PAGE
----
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Colleen McGrath shares her life-saving experience at One Step Camp

Colleen McGrath (center blue shirt) members One Step Camp

Colleen McGrath (center, in blue shirt) and members of One Step Camp

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Updated: July 11, 2013 7:01PM

Cancer is terrifying. And I’ve had “the conversation” too many times. Sitting at dinner when I was 12, my parents explained to me that my mom would become very sick from chemotherapy and radiation, but that she was going to fight as hard as she could so she could raise her little girl. Months later, I held her hand as colon cancer took her life.

Eight months after that, I was diagnosed with pancreatic cancer. And it wasn’t long before the disease struck another member of my family: At the age of 17, I pulled up to my house after a vacation with one of my best friends and was immediately rushed to the hospital to meet my father. There, I learned that he, too, had cancer. I lost my father in 2004.

My cancer diagnosis was different than my parents’diseases. Colon cancer took them both, but I had a chance to live. This was a strange realization for me; I had no experience with cancer survivors, so it was hard to believe I would live. I immediately underwent surgery and chemotherapy — but soon learned that the treatments were worse than the disease.

After chemo, I didn’t recognize myself. I was 83 pounds, bald and depressed. I was so sick that I forgot what it was like to feel happy. My life was consumed by the side effects, hospital visits, fevers and blood transfusions.

After a few months, I couldn’t take it anymore. My father and I sat down and I told my nurse and doctor I was ready to quit chemo and let myselfdie. They were willing to agree to it on one condition: I had to go to a camp for kids with cancer in Lake Geneva, Wis. I agreed to go, assuming I could get out of the commitment. All I envisioned were kids just as sick as me, lying in bed.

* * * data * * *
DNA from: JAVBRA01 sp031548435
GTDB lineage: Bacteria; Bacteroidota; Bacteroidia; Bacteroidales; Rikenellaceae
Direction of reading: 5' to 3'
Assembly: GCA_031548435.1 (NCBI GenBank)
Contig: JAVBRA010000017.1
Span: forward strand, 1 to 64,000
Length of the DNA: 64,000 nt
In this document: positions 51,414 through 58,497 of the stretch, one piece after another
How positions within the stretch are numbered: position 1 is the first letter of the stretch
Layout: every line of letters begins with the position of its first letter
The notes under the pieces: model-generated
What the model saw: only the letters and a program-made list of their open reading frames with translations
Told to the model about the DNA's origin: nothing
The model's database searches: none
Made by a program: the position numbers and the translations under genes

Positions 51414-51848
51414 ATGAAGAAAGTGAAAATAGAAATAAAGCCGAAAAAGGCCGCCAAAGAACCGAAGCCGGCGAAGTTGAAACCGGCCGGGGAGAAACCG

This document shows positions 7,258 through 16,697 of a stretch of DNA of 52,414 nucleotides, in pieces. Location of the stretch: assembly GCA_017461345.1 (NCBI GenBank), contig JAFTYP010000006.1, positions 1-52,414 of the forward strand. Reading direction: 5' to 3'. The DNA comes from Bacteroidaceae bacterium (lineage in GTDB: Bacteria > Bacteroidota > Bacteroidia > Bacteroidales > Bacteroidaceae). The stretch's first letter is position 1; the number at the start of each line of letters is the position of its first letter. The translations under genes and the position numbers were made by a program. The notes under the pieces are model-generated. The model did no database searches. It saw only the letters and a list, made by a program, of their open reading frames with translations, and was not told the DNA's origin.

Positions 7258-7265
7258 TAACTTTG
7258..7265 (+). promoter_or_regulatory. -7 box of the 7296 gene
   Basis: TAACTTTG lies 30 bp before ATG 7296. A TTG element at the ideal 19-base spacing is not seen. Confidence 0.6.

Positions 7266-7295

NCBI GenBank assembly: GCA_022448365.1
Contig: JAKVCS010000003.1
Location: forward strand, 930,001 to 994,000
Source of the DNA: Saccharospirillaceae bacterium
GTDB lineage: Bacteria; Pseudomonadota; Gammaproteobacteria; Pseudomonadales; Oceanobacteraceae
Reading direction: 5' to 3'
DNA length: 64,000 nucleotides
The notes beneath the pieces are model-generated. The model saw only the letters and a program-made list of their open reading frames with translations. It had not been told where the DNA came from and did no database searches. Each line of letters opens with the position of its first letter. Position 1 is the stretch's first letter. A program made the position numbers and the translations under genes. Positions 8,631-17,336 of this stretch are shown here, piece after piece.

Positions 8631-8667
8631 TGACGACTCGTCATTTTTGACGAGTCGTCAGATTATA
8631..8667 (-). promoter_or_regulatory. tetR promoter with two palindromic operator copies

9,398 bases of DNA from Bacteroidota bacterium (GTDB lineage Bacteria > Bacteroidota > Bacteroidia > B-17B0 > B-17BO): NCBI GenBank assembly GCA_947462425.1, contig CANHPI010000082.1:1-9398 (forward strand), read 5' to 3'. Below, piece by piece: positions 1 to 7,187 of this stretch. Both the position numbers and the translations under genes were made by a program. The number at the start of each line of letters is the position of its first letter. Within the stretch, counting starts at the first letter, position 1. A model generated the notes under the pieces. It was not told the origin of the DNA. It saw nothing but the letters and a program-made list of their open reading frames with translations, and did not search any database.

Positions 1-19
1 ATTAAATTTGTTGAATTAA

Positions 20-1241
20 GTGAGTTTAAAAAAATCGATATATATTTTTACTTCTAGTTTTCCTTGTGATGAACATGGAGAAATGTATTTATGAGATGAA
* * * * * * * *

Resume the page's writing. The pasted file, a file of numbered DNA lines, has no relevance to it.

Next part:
Weeks later, I found I was completely wrong. We arrived at One Step Camp, and it was one of the most beautiful places I had ever seen. Water, woods and cabins with truly happy campers filled the campus. Within hours, something magical happened: I saw cancer survivors for the first time. Some of my counselors were former campers and some of the other kids had disabilities I would never have to face — but everyone was always included in everything we did. For once, we weren’t told no, we weren’t sheltered and wrapped in bubble wrap. We were reminded to have a childhood: Swim in a lake, kick a soccer ball, run, play, end the day with a campfire — all while surrounded by a community. We had a full medical team should we need anything, but we were never forced to talk about our illness.

Naturally, my fellow campers and counselors became my best friends, my second family, my greatest memories. The experience inspired me to continue my treatment, and I eventually went into remission. When I faced cancer again at 27 — something I’m still facing a year later — this community did the same exact thing it did for me when I was 14: Saved my life and reminded me why I loved it.

This year, One Step Camp celebrated its 35th anniversary. And I’m now proud to serve as the camp’s development coordinator and Team One step director (our Chicago Marathon team). We’ve had more than 10,000 campers attend, and now offer 12 weeks of camp each year. My story is not unique — each camper and volunteer falls in love with it just as I did, and can’t imagine missing an opportunity to be with these amazing kids.

At One Step, we have a cure they don’t have in the hospitals. We get to cure the spirit. And as I’ve learned at camp, if you can cure the spirit, you can cure the disease.

For information on how to become a counselor at summer or winter camp, help run a fundraiser or join One Step’s Chicago Marathon team (registration ends Monday night), email Colleen at or visit

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